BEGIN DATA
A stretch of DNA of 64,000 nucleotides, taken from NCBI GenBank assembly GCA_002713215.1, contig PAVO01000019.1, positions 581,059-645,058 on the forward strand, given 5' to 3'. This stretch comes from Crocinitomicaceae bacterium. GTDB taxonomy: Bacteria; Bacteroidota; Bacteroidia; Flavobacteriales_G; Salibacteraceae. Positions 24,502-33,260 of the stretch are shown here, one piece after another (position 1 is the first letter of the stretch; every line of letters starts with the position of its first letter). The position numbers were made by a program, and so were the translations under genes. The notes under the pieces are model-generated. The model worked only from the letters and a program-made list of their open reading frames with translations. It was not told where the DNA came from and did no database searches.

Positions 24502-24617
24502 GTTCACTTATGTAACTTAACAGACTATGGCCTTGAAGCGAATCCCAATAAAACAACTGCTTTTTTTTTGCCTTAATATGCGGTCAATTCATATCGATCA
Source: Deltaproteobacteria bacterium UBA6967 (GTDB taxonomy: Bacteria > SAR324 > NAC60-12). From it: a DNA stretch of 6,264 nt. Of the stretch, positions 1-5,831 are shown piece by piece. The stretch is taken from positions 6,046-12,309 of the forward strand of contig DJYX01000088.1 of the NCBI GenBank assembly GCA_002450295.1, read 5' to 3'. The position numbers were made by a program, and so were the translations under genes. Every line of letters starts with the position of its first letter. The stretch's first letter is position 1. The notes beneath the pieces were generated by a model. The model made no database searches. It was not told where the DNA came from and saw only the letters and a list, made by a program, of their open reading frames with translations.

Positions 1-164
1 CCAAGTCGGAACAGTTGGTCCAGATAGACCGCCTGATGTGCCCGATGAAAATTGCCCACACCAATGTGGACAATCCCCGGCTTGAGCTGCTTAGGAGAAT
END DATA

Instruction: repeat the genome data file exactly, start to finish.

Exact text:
A stretch of DNA of 64,000 nucleotides, taken from NCBI GenBank assembly GCA_002713215.1, contig PAVO01000019.1, positions 581,059-645,058 on the forward strand, given 5' to 3'. This stretch comes from Crocinitomicaceae bacterium. GTDB taxonomy: Bacteria; Bacteroidota; Bacteroidia; Flavobacteriales_G; Salibacteraceae. Positions 24,502-33,260 of the stretch are shown here, one piece after another (position 1 is the first letter of the stretch; every line of letters starts with the position of its first letter). The position numbers were made by a program, and so were the translations under genes. The notes under the pieces are model-generated. The model worked only from the letters and a program-made list of their open reading frames with translations. It was not told where the DNA came from and did no database searches.

Positions 24502-24617
24502 GTTCACTTATGTAACTTAACAGACTATGGCCTTGAAGCGAATCCCAATAAAACAACTGCTTTTTTTTTGCCTTAATATGCGGTCAATTCATATCGATCA
Source: Deltaproteobacteria bacterium UBA6967 (GTDB taxonomy: Bacteria > SAR324 > NAC60-12). From it: a DNA stretch of 6,264 nt. Of the stretch, positions 1-5,831 are shown piece by piece. The stretch is taken from positions 6,046-12,309 of the forward strand of contig DJYX01000088.1 of the NCBI GenBank assembly GCA_002450295.1, read 5' to 3'. The position numbers were made by a program, and so were the translations under genes. Every line of letters starts with the position of its first letter. The stretch's first letter is position 1. The notes beneath the pieces were generated by a model. The model made no database searches. It was not told where the DNA came from and saw only the letters and a list, made by a program, of their open reading frames with translations.

Positions 1-164
1 CCAAGTCGGAACAGTTGGTCCAGATAGACCGCCTGATGTGCCCGATGAAAATTGCCCACACCAATGTGGACAATCCCCGGCTTGAGCTGCTTAGGAGAAT